So the committee has met, Science Minister has spoken, and the Tabloids will have their day, and at the end if this day, when the world has not ended, or even become a bit more jaded, I leave with the expectation, no, the Challenge to us all, to get on with the job of developing tis whole new world in as safe a manner as possible, and if perchance a learned Barrister graces the threshold, Assessment of Risk in hand, remember William Shakespeare had it right.

  2. Whatever criticisms one might have about the way UK government has acted, they should receive credit for having put this mechanism for independent scrutiny in place. One needs to remember that the CST is itself a body set up by government, and for that reason alone its criticisms will carry a lot of weight.

  3. It seems a bit rich for the government to blame academics for not submitting enough good quality proposals. At the EU level there is no shortage of excellent research proposals, many of which involve UK institutions.

    While the original RS report showed the way that nanotech thinking was evolving, subsequent UK policy has unfortunately focussed on collecting mountains of evidence and watering down any subsequent conclusions to the level of terminal blandness.

    There are real questions that need to be answered, and another game of passing the buck and commissioning another policy paper does nothing to address these.

  4. I agree with Richard, in what has historically been the British ethos, the government stood up and said what it determined had to be said, forthright and well found based on the information before it. What happens now is up to the receivers, how they respond, what actions they take will tell the story in the future. The CST has spoken with all the weight it carries and it is now up the the field to pick up the ball and carry it and in doing so, do the right thing.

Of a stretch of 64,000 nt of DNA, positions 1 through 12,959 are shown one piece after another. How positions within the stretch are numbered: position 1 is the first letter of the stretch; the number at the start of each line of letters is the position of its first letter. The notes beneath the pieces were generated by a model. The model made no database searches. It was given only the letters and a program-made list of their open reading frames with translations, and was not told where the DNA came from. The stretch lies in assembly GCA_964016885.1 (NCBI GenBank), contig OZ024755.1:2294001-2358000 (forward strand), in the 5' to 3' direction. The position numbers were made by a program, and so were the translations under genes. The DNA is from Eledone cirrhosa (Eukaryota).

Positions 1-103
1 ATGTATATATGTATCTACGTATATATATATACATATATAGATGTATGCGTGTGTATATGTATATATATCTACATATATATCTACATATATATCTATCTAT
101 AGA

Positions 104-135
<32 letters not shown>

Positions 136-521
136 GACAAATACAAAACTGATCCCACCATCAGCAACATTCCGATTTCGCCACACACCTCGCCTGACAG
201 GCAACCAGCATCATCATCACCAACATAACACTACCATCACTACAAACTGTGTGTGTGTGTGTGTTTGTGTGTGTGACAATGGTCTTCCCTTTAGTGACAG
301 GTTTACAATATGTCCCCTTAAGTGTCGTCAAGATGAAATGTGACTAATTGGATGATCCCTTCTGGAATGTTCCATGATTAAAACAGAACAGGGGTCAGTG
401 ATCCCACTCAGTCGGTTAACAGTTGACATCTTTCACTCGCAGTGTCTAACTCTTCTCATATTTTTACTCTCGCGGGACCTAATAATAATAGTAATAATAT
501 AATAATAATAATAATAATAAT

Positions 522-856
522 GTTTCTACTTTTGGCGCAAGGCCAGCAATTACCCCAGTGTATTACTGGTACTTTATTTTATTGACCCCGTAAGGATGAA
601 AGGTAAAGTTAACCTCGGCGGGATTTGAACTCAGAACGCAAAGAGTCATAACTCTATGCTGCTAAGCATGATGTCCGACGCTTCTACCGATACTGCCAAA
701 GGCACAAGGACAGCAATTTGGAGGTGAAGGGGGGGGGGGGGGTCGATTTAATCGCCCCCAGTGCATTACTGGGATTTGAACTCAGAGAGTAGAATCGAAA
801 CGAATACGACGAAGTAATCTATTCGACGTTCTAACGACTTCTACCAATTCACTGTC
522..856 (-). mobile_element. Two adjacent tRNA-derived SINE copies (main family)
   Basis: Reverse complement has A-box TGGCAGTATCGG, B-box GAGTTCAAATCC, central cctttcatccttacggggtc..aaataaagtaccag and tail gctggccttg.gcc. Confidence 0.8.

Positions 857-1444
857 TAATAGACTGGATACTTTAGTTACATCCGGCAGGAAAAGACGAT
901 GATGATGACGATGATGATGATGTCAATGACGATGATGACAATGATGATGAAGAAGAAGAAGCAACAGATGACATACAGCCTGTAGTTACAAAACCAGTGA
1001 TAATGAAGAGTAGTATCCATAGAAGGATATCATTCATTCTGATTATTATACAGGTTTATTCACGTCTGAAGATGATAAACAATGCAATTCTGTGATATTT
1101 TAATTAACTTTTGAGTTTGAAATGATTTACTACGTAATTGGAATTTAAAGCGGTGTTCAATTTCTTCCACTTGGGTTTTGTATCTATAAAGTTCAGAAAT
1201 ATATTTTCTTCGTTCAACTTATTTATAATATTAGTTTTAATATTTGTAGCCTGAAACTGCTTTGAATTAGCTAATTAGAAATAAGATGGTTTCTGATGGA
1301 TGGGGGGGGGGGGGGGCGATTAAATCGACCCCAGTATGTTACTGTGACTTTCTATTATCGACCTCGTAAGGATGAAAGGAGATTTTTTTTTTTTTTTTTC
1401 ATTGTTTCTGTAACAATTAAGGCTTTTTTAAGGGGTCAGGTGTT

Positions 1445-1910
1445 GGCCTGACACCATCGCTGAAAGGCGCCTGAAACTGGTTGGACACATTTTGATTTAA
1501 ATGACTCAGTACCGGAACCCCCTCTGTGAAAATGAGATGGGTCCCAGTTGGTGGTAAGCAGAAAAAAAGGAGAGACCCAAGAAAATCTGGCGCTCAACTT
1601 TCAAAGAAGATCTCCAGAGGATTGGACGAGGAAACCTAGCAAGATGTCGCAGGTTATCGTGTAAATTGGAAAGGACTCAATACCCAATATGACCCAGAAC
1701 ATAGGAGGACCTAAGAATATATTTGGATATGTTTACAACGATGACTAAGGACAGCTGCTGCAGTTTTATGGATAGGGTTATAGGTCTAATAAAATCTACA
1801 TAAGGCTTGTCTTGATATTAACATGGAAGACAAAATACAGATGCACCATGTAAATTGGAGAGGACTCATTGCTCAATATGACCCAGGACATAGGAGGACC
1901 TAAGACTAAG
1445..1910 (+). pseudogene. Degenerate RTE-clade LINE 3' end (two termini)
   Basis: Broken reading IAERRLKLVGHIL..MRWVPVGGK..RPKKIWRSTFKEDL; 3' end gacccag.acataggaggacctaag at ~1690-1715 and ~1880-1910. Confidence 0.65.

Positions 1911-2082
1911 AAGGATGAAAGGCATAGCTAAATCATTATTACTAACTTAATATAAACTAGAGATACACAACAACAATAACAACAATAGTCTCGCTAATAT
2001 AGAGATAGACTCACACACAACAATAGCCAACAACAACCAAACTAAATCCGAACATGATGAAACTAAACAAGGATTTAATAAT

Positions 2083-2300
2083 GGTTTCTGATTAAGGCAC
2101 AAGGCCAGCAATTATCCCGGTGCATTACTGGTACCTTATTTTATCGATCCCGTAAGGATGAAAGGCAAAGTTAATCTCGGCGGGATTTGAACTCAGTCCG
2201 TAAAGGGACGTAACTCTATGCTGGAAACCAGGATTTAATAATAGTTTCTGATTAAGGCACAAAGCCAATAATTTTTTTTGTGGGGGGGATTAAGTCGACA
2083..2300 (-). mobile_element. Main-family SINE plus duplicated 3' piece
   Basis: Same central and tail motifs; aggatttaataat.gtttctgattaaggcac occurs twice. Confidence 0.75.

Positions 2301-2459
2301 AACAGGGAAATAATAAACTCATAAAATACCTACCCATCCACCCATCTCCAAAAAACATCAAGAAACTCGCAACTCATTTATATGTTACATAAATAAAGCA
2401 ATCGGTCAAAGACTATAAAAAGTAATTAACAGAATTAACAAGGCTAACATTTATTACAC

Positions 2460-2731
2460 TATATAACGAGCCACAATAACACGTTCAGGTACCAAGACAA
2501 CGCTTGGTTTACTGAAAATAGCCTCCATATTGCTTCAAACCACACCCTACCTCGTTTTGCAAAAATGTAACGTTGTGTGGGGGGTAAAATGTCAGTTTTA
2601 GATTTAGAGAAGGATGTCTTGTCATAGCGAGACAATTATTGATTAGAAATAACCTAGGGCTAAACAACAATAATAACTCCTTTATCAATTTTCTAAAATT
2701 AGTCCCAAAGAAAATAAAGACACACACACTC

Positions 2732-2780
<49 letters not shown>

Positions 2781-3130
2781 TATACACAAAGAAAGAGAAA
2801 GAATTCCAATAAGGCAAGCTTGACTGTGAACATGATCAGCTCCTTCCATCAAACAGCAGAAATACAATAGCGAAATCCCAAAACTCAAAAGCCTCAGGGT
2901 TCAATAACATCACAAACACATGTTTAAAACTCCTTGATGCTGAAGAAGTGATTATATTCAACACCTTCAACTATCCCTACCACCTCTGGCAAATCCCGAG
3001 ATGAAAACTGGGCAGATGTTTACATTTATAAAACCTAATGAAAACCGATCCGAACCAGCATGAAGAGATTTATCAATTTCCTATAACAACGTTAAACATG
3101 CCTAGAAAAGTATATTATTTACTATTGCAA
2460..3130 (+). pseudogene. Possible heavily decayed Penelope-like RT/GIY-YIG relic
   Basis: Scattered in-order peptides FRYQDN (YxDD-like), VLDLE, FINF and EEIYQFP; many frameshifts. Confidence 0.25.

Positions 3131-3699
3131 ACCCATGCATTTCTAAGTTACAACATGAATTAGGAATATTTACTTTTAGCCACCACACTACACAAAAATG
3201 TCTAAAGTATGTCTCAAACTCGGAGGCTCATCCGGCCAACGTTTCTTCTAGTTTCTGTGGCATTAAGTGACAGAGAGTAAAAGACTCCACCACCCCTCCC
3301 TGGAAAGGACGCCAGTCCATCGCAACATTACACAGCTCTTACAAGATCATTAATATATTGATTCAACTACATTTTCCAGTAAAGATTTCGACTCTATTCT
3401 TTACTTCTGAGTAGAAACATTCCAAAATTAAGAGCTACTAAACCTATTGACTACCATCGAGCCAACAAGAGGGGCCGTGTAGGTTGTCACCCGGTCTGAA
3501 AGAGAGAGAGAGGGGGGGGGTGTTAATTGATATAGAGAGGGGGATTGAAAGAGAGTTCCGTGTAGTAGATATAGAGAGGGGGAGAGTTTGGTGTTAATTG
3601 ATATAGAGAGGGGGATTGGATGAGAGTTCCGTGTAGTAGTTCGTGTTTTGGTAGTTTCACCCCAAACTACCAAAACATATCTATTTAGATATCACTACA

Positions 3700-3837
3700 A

We all, as a community, brought together at the speed of light must become ever more knowledgeable of this emerging technology, the benefits and the risks, for with knowledge alone can informed decisions be made.

  5. I’d say the biggest “risk” is an out-dated patent regime slows the rate of novel nanotechnology products; turns a system of innovation into a capital-destroying process. I’m more worried I’ll get asthma from living near a truck-route than I am worried about exposure to nanoproducts, for now.

    Probably best is to set up the framework of a trust (crown corporation) for funding good nanotesting/nanoinspection “FDA” agencies, for when/if the flood of nanoproducts arrives. The chief risk is to the researcher who doesn’t realize he is also being paid to be the guinea pig in all this. Train extra researchers for fodder.

  6. Phillip, you’re definitely right to be most worried about the nanoparticle exposure from diesel engines, and in addition to the asthma you should worry about cardiovascular diease, scarring, cancer and chronic obstructive pulmonary disease (see here).

  7. Richard, Have you noticed the Government has responded to CST’s report? Came across it by accident at http://www.cst.gov.uk/cst/news/. Dated May, and signed off by Malcolm Wicks, then Science Minister. I guess Ian Pearson, in the new Department of Incomprehensible Unrecognisable Symbols (DIUS) takes on the nano-brief now?

  8. Lyn, yes, I saw the response, which got a bit lost in the excitement of the run-up to the Brown takeover. It probably is significant that nanotechnology issues are to be considered by a ministerial level committee, though Malcolm Wicks didn’t stay in the job long enough for anything to happen on that front. My understanding is indeed that Ian Pearson now inherits this but nothing is going to happen for a month or two.